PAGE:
Party Like It's 1999 ...
The labor market is heading very much in the right direction again. This morning's data marked just the second time since 2007 that the SA print came in below 300k. As the chart below shows, 300k is a Rubicon of sorts in that it has historically coincided with levels of near-peak employment such as 1999 and 2006. It's interesting to look at the contrast between then and now as the unemployment rate and NFP reports remain well off the levels seen in those respective timeframes. The disconnect has largely to do with the long-term unemployed, both those being counted in the data and those who've dropped out of the work force, either due to disability or otherwise. If one excludes those in the long-term unemployed category one finds that the labor market today is functionally similar to that last seen in the '99 and '06 periods, albeit with much more modest wage inflation. We would reiterate the question, however, that if claims are a measure of slack in the labor force and slack is tight it would seem reasonable to assume that wage inflation should be coming in the near future. The one wrinkle here remains housing, which is showing plenty of signs of ongoing deceleration.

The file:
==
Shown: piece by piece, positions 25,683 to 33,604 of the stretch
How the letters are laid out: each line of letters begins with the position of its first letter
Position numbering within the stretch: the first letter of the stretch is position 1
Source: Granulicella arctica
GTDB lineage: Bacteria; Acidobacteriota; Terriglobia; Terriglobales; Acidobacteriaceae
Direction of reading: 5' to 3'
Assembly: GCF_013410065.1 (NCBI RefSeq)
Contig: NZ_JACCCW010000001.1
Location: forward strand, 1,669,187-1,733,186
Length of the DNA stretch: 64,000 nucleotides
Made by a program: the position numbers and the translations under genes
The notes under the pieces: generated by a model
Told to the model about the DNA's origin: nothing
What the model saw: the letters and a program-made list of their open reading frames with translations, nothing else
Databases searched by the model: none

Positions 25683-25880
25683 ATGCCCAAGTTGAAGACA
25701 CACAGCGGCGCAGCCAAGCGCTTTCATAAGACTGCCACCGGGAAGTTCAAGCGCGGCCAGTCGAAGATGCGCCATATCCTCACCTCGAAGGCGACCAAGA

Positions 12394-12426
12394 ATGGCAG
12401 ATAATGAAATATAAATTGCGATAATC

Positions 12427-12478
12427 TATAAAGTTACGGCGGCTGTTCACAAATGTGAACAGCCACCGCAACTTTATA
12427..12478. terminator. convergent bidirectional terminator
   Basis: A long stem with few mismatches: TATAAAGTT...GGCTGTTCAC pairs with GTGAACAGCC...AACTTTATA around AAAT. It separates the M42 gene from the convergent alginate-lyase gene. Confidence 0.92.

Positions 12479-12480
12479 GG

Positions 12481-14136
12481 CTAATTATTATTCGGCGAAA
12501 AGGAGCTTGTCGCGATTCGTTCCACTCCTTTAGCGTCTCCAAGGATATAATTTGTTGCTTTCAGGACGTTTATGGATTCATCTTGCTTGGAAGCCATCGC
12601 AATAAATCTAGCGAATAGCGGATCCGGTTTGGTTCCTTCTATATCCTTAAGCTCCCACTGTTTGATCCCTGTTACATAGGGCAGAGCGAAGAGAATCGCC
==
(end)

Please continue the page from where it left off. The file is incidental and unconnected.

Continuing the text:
Prior to revision, initial jobless claims fell 22k to 297k from 319k WoW, as the prior week's number was revised up by 2k to 321k.
The headline (unrevised) number shows claims were lower by 24k WoW. Meanwhile, the 4-week rolling average of seasonally-adjusted claims fell -2k WoW to 323k.
The 4-week rolling average of NSA claims, which we consider a more accurate representation of the underlying labor market trend, was -6.2% lower YoY, which is a sequential improvement versus the previous week's YoY change of -5.2%
The 2-10 spread fell -1 basis points WoW to 218 bps. 2Q14TD, the 2-10 spread is averaging 226 bps, which is lower by -13 bps relative to 1Q14.
Joshua Steiner, CFA
Jonathan Casteleyn, CFA, CMT